August 14, 2013
serene (adjective)
\suh-REEN\ Hear it!
What does it mean?
1 : showing complete calm2 a : clear and free of storms b : shining bright and steady
How do you use it?
"Toward the end of the afternoon, Serena roused herself, looked at her surroundings, had a bite to eat, took a bath, then walked out of the water and stood for a long while preening her feathers. . . . And when her feathers were all smoothed out, she looked extremely beautiful--stately, serene, graceful, and very feminine." (E. B. White, _The Trumpet of the Swan_)
Are you a word wiz?

"Serene" derives from the Latin adjective "serenus." What do you think "serenus" means?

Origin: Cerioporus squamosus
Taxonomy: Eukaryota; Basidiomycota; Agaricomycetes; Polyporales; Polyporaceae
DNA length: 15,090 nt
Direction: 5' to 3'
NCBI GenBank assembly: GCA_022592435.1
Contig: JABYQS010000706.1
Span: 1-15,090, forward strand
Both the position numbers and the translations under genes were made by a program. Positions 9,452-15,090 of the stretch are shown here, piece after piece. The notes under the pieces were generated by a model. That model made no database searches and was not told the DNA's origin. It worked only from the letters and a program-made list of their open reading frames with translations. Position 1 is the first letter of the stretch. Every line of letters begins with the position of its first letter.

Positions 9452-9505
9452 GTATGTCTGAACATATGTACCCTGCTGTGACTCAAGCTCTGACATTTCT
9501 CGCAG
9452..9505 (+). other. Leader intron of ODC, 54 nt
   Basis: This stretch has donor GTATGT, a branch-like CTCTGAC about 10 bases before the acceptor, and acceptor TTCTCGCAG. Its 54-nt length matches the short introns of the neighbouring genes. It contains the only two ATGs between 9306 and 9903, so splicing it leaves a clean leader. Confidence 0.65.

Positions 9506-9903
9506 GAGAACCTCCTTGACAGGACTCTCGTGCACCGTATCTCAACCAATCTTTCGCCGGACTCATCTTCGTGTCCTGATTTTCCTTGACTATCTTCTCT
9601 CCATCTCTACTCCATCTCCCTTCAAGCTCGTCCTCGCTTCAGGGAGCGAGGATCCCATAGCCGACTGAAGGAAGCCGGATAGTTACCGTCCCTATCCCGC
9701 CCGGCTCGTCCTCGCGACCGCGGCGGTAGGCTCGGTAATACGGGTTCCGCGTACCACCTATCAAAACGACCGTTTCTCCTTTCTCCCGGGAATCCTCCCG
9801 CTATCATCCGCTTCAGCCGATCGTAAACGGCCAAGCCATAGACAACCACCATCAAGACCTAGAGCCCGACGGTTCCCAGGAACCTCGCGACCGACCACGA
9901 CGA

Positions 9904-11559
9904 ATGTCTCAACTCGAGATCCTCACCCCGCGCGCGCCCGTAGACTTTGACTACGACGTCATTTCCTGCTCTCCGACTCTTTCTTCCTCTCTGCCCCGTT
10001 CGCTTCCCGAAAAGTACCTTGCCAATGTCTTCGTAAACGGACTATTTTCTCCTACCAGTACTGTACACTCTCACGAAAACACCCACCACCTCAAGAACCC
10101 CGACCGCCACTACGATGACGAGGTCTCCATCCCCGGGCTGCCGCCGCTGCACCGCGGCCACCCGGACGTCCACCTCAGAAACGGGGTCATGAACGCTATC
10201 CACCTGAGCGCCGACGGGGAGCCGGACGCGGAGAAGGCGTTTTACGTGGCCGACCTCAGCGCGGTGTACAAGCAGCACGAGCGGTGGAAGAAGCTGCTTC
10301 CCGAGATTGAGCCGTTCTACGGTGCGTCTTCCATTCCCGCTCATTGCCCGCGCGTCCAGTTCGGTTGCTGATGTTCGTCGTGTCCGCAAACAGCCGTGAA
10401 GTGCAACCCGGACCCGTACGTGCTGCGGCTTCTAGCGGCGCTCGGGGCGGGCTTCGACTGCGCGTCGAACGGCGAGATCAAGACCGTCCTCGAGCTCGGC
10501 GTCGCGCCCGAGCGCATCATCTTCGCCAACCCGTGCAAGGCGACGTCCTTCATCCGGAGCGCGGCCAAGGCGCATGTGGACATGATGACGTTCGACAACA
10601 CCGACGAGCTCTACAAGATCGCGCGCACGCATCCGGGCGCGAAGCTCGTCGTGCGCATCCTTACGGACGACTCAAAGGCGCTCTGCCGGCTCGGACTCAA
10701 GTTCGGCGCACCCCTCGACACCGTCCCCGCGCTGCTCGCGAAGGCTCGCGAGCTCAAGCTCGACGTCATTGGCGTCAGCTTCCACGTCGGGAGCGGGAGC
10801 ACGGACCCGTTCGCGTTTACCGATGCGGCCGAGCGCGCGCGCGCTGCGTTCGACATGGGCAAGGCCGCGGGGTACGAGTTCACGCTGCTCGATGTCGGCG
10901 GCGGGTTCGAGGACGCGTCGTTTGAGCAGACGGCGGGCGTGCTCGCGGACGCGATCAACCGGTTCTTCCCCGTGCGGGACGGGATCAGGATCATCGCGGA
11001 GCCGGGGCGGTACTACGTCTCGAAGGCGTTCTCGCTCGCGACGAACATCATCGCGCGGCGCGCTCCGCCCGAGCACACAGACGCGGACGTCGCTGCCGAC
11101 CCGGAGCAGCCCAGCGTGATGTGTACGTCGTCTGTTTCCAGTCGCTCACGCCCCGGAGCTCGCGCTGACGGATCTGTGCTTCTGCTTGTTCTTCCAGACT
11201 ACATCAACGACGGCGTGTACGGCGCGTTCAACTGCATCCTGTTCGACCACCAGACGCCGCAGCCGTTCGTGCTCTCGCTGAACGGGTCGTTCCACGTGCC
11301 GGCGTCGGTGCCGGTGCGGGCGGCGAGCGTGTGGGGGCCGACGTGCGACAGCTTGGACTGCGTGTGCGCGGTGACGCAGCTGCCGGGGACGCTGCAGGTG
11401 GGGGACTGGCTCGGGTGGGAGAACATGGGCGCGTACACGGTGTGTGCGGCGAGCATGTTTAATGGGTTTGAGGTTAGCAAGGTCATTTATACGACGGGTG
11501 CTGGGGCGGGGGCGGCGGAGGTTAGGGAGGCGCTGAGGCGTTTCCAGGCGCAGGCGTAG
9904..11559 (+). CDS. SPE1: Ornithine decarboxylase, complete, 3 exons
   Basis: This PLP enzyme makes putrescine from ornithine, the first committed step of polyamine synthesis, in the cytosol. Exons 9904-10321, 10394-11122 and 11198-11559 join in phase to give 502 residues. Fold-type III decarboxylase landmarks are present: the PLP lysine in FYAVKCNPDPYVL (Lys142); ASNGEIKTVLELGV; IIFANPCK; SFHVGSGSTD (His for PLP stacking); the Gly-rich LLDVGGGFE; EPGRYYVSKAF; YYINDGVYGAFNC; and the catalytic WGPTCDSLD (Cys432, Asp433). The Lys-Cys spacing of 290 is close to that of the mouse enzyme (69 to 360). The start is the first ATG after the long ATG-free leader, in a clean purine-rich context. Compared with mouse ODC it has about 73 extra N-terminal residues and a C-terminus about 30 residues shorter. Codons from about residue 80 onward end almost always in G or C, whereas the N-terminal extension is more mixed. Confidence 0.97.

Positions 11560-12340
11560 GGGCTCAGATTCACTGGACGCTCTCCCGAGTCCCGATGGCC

There won't be any rain on your parade if you chose B. Latin "serenus" means "cloudless" as well as "clear" and "untroubled." "Serenus" entered Middle English with much the same meanings as its Latin ancestor. By the 15th century English-speakers were using it to refer things literally cloudless, such as "serene skies," and figuratively cloudless, as in "a serene state of mind." "Serenade," meaning "a complimentary vocal or instrumental performance," is the only other commonly used English word that descends from "serenus."
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